There is a large paved parking area (don’t park on the Forest Service Helicopter pad), though you may want to park near the stock area if you want shade.

An outhouse and stock facilities are available at the trailhead.

Red Tape

Is this thing a
Snotel Precipitation Guage?

There are no user fees for this area. The usual regulations for use of the National Forest and Wilderness areas apply.


I saw no true camp sites either at the trailhead or along the trail. Though there is no water available, I suppose some may want to camp in the area. Such activities are not prohibited.

Route Description

Watch for this junction
There is no sign
The trail begins just south of the horse-loading ramp and snow marker. It ascends rather steeply to the trail junction with the Castle Rock Trail (627 ML) in a little less than a half mile.

There is no sign making the junction, but there is a sign several yards along the correct fork (left) indicating Castle Rock. You must keep a sharp watch for this junction where the Castle Rock Trail leads uphill to your left. It’s quite easy to miss.

Turn left at the junction and continue up the incline to a pleasant meadow and a leveling off of the trail as it skirts the highpoint of the knob. Circling from southeast to northeast, the trail begins a long gradual descent through lodgepole pine and fir.

About one mile before reaching Castle Rock, the trail begins climbing again in an easterly direction. Along this section of the route you get periodic glimpses of your destination.

Summit cairn

About 2.5 miles from the trailhead you arrive at the base of Castle Rock. If you intend to reach the summit using aids or by rock climbing, hike directly toward the remains of the core to this long-extinct volcano.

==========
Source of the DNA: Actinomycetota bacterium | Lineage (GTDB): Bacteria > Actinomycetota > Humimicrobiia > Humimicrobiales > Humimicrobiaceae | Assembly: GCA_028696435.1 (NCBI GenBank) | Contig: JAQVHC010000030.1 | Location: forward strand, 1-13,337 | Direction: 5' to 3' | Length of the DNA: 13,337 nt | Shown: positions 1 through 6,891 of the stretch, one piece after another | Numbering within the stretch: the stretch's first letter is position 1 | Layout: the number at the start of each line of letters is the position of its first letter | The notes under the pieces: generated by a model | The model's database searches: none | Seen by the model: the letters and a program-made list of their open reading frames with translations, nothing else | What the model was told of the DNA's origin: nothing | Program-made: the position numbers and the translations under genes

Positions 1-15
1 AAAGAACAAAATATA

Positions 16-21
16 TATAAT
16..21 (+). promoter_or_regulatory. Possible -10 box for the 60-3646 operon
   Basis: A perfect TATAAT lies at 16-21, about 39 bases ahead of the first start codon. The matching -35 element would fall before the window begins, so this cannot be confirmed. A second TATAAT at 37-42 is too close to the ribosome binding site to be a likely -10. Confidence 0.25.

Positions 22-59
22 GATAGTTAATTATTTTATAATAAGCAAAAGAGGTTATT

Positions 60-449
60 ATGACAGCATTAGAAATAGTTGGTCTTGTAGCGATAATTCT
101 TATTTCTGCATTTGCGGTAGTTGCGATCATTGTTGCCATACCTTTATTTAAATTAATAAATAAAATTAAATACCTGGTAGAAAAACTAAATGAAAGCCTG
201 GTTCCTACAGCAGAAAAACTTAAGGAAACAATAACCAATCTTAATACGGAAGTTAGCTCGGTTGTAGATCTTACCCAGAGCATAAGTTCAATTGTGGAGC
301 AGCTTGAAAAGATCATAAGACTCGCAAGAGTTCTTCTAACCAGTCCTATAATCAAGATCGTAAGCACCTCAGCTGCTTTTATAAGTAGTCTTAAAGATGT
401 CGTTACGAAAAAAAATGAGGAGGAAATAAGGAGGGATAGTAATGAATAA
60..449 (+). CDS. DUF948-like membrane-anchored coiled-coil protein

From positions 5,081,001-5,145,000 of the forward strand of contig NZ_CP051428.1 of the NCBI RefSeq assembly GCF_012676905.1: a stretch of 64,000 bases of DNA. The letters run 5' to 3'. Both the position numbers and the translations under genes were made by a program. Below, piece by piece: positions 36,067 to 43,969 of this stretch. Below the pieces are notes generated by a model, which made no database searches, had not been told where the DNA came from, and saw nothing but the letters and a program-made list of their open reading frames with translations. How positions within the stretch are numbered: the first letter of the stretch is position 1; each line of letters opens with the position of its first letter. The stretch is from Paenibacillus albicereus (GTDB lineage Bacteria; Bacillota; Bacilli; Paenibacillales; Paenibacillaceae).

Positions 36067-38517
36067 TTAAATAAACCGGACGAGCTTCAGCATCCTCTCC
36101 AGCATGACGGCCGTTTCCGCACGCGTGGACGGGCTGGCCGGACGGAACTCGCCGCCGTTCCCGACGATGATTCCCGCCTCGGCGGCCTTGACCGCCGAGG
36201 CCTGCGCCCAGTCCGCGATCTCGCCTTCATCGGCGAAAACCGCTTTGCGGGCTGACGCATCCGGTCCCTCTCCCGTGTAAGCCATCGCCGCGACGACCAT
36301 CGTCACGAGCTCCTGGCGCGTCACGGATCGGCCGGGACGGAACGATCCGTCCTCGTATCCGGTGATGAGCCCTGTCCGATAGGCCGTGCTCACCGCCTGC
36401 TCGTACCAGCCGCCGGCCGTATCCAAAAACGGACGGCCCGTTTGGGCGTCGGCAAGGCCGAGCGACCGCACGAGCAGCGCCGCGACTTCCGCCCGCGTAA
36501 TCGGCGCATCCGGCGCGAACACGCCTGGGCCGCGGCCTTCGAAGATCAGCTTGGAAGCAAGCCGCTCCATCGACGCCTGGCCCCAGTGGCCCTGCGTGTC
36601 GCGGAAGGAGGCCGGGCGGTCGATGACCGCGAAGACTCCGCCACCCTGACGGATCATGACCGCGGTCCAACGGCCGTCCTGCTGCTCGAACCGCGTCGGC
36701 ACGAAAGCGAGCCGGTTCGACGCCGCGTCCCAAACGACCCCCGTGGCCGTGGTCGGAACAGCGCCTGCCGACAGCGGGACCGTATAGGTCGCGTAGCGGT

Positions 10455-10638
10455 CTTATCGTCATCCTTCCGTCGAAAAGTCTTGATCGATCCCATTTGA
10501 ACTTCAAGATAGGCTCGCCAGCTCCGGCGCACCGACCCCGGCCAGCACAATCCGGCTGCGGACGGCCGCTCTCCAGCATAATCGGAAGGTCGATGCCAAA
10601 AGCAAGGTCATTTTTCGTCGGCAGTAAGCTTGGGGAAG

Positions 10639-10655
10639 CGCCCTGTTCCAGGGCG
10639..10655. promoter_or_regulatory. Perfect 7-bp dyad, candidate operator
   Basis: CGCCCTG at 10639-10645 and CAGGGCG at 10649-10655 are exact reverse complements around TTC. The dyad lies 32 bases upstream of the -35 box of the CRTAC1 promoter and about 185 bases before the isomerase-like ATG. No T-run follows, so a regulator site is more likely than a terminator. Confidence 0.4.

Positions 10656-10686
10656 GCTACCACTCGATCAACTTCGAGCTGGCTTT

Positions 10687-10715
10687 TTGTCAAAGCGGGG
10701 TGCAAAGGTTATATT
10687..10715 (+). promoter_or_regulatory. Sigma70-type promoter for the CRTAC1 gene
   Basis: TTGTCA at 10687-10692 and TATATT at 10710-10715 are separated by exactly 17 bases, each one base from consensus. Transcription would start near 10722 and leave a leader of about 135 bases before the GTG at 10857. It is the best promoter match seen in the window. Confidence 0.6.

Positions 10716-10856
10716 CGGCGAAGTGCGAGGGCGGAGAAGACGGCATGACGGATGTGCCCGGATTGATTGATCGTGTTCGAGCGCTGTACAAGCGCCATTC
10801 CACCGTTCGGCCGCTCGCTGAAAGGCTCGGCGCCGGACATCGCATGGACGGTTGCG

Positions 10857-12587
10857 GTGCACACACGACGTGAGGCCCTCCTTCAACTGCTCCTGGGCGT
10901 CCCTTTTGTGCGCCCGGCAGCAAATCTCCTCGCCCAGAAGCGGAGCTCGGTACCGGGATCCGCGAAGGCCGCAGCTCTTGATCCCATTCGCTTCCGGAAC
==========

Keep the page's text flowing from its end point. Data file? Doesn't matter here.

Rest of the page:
Otherwise, continue along the trail a short distance toward the more gentle slopes of the southeast side. From there, it is an easy traverse and climb to the summit.

You may see several widely-spaced cairns scattered in the area of the summit’s southeast, and easiest, corner. You can either attempt to follow these cairns or pick your own route.

Though you may use your hands a time or two while climbing, I would rate the ascent to the summit as Class 2. That is unless you purposely make it more difficult.

Essential Gear

Reaching Castle Rock’s summit requires little more than hiking a short distance; no "special" gear is required unless you visit while there is snow on the ground. Then skis or snowshoes would be needed to keep from post-holing.

Dead tree on the side of Castle Rock
A Class 2 descent from the summit

When To Go

You can visit Castle Rock anytime of the year; however the Nez Perce Road is not plowed during the winter which would mean traveling the road on snowshoes or skis to reach the trailhead.

Because the trail follows a ridge crest and the entire area is fairly heavily forested, there is little chance of avalanche danger along the trail. I also do not believe there are any places (big steep slopes) along the access road where an avalanche could occur.

Route Statistics

Summit – 7,722’

Gain – 1,787’

Distance – 5.1 miles